Top positive review
Excellent writing - but with a weird ending!
Reviewed in the United States on May 9, 2021
WATCHERS OF TIME refers to an ancient sculpture in Lord Sedgwick's garden: It is a disturbing likeness of several apes who are "witnesses to what man and Gods may do." What this work of art has to do with criminal incidents will be clarified by the end. A well beloved priest is brutally murdered in his rectory - a Monsignor is sent by the bishop to investigate and is stricken with a sense of evil at the crime scene. A carnival performer is accused of the killing; but the Monsignor is not convinced of his guilt and Scotland Yard will be contacted to ensure that the right person has been caught. Rutledge, who has just recovered from a near death experience in Scotland, is sent to investigate and is hopeful that this will be a straightforward assignment. It is anything but routine as Rutledge is soon to find out.
He goes in search of village people to question: some willing, some not, but a copious amount of tea drinking will smooth the rough edge of Rutledge's interviews. The narrative showed promise. It was consistently well paced until the ending when it fell apart.
For me, the mysteries have always been secondary to the prime character of Ian Rutledge which grabs me and doesn't let go. After serving in the Great War, his PTSD is quite severe, having executed one of his own men for disobeying an order. The order was to send out men to certain death which the corporal could not do. The spirit of Hamish McLeod has now become permanently rooted in Rutledge's psyche and the two will carry on silent chats with each other. Ian is a tricky multilayered character: besides the enduring guilt of Hamish's execution, he cannot come to terms with the idealistic young policeman he was before the war and is persistently haunted by his survival although many did not. Fortunately, he is able to compartmentalize his various struggles (most of the time) and does appear to be an active Scotland Yard investigator.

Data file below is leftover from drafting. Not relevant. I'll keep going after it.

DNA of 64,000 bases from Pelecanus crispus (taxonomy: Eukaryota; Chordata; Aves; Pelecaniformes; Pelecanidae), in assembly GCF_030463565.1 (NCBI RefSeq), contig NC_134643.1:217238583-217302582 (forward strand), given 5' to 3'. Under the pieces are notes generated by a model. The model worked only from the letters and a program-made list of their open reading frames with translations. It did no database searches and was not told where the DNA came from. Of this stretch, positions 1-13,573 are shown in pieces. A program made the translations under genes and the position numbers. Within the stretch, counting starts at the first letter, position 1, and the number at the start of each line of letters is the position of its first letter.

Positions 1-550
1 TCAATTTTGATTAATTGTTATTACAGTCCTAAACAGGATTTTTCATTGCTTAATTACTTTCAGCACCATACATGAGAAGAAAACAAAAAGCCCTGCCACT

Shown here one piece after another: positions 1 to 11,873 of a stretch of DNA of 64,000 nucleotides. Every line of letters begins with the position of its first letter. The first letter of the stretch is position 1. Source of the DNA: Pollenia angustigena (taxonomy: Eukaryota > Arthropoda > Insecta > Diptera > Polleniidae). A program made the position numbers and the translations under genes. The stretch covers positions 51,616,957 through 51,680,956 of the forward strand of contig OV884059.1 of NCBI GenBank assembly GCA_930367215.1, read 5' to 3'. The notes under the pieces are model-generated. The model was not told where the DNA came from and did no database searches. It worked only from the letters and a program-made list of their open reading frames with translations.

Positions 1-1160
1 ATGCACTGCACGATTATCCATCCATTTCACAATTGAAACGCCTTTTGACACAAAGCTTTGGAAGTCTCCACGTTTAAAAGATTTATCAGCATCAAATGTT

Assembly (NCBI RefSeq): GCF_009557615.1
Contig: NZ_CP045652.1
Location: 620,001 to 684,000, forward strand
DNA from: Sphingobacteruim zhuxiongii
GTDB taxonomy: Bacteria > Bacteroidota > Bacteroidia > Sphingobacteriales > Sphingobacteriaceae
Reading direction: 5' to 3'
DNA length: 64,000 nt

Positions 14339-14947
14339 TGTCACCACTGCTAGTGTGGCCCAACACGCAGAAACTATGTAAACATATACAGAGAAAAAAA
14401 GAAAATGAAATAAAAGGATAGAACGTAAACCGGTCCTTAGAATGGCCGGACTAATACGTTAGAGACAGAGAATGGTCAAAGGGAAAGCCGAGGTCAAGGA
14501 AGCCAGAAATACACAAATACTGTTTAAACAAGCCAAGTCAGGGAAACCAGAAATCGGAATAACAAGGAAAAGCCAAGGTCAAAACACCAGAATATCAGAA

The overall emphasis for the series has been the impact of the Great War on the people of England and the staggering losses of young men - always mentioned in the narratives are the loss of a husband, brother, son or friends. Especially distressing is the plight of Peter Henderson, who served in the army as a sniper killing many Germans. But, as Rutledge pointed out he saved the lives of many British soldiers as a result. The townspeople have chosen to ostracize him for his wartime activity. It is through the kindness of the clergy that he is able to survive.
The writing is excellent - the plot was absorbing until the end. It was too quick and left me to grapple with an impossible conclusion. It is remarkable that it was through the efforts of the clergy, that they did not just "witness what man and Gods may do" similar to the ape sculpture, but they were able to observe and intervene to ferret out the truth.
For a more profound experience of this era, I would recommend Sebastian Faulks' incredible BIRDSONG , which will take you deep into the trenches of the Great War and the continuing trauma for one soldier.